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Trouble in Coal Country
Comments () | Published September 1, 2008

Raney says people don’t understand that coal companies spend months doing geological testing and collecting water data before they mine mountaintops. The problem, he explains, is that environmental groups often publish photographs of active construction sites, instead of reclaimed mountaintops, to draw on people’s emotions.

“What you have to do,” he says, “is look through the operation and say, ‘What is that site going to look like when they finish?’ ”

Raney says that every mining site is reclaimed—a process that starts immediately after coal removal. Some are reforested or revegetated; others become development opportunities—schools, housing, shopping centers—in turn creating jobs.

Some residents want the mountains they’ve always known. And activists such as Gunnoe argue that coal companies can never truly restore the land they’ve mined. Appalachia is one of the most biodiverse regions in the world; the temperate hardwood forest is filled with reptiles, birds, and aquatic insects. According to—a Web site maintained by seven grassroots organizations including Coal River Mountain Watch—when mountains are reclaimed, most sites receive “little more than a spraying of exotic grass seed.”

Raney sees it differently: “It’s somewhere between 1 and 1½ percent of the land mass of West Virginia that’s been disturbed by mining, and all that land is reclaimed. We have more forest land today than we did 20 years ago. We’re getting so much better at reforestation—we’re doing it with a variety of species.”

Raney admits that there are times coal companies make mistakes. He says those are fixed quickly: “The ultimate intent is that when you’re finished mining, you will probably not know it’s been mined—and the water quality will be every bit as good as before.”

Coal companies require a permit authorization from the US Army Corps of Engineers before they can discharge dredge or fill material into US waters. Until 2003, the corps routinely used “nationwide 21” permits, developed by corps headquarters, which are distributed when a proposed project is expected to have a minimal impact on the environment. Now most surface-mining operations require individual permits; some smaller projects, with less of an environmental effect, still receive nationwide 21 permits.

Jim Hecker, an attorney with DC-based Public Justice, was shocked when he saw what was happening with the permitting process in West Virginia in the late 1990s: “They were claiming that these huge mountaintop mines—which cumulatively covered 50 or so square miles, destroyed thousands of acres of forests and hundreds of miles of streams—had no significant impact, which was ridiculous.”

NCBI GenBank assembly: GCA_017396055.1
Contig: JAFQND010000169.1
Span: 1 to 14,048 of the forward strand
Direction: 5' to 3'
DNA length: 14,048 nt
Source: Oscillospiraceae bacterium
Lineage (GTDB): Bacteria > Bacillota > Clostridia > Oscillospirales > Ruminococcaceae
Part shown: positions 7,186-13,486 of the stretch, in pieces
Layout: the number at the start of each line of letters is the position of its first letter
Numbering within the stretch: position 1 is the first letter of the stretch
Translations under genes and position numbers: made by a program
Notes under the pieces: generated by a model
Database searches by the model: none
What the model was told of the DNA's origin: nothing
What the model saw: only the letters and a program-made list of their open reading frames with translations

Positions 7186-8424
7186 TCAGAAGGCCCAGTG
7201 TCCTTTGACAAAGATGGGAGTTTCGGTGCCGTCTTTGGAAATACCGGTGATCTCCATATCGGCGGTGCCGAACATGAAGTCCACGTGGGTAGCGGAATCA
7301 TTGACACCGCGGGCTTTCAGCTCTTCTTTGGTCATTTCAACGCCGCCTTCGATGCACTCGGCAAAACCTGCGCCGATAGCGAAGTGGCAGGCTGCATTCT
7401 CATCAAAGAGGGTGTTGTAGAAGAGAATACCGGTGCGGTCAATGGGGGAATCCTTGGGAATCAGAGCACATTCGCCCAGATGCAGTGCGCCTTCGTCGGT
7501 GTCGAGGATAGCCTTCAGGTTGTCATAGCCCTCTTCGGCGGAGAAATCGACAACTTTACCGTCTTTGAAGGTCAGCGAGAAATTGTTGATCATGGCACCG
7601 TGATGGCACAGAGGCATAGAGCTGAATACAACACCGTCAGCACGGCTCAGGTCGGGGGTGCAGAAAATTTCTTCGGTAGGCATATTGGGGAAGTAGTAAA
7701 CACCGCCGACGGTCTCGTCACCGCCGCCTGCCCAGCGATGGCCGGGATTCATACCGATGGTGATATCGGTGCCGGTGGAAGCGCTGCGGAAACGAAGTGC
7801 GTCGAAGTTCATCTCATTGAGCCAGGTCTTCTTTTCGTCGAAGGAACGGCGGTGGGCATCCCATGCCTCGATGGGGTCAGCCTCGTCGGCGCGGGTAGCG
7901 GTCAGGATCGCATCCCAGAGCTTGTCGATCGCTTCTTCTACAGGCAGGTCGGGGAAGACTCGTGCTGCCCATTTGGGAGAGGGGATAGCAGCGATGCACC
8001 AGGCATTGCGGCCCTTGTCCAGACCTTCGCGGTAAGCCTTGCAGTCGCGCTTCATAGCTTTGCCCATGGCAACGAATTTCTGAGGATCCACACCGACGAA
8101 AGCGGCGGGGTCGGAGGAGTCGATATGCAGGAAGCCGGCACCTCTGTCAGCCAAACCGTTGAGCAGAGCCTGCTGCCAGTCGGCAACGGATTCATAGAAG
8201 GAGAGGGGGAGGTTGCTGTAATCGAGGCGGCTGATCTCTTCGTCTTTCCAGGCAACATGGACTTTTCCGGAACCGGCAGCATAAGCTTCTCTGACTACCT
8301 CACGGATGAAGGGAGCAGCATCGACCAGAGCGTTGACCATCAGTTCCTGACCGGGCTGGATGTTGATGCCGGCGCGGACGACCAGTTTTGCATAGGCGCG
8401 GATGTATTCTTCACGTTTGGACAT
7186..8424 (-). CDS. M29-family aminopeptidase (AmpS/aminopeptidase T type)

Hecker and a young lawyer in West Virginia, Joe Lovett, began challenging the permitting process in US District Court—a legal fight detailed in Michael Shnayerson’s Coal River—charging that dumping mining waste into streams was a violation of the Clean Water Act. The lawyers said companies were given permits to fill valleys without preparing a thorough environmental-impact statement. Hecker remembers a deposition in which a permit supervisor testified that his agency had processed thousands of permits for the industry—and not one surface-mining permit was denied.

Hecker discovered what Maria Gunnoe already knew: It was hard to stop a coal company in West Virginia.

Says Hecker: “Except for former secretary of state Ken Hechler, we have not had a single elected individual in West Virginia support our case in the last decade.”

The courts have handed some victories to Hecker and Lovett. The duo stopped a permit for the largest mine proposed in the state, a 5,000-acre tract that would have filled several miles of streams. The EPA and the Army Corps of Engineers volunteered to conduct a thorough environmental-impact study of mountaintop mining as part of a settlement agreement in a permit-related lawsuit. The lawyers have made it harder for coal companies to get large-scale mining permits.

But the industry has flexed its muscle in return. Its lawyers don’t have to think twice about an appeal, making it easy to exhaust a nonprofit attorney’s budget. Appeals go to the conservative Fourth Circuit Court in Richmond, where many of Hecker and Lovett’s favorable rulings have been reversed. Several judges on the Fourth Circuit have had to recuse themselves because of ties to the coal industry.

Some residents say Don Blankenship, the CEO of Massey Energy—the largest coal producer in Central Appalachia—is more powerful than the state’s governor. After rulings unfavorable to the industry a few years ago, Blankenship helped fund a lawyer’s campaign to unseat a judge who’d often ruled against him. Blankenship’s candidate won.

The coal industry gave more than $380,000 to George W. Bush’s presidential campaigns, according to the Center for Responsive Politics. Before the environmental-impact statement on mountaintop mining was released, Hecker says, the administration tinkered with it.

“There’s a lot of good science in the statement,” says Hecker. “But none of the science worked its way into the recommendations and conclusions. Unfortunately, it was totally corrupted by the Bush administration, who took it over and turned it into a document to streamline permitting rather than one controlling environmental damage.”

Valley fills are a part of mountaintop mining. If you blast apart a mountain, you need a place to put the dirt. Geologist Alan Stagg says that if valley fills are constructed correctly, they’re engineering marvels that filter rainwater into terraces, slowing down its movement.


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Posted at 12:00 AM/ET, 09/01/2008 RSS | Print | Permalink | Articles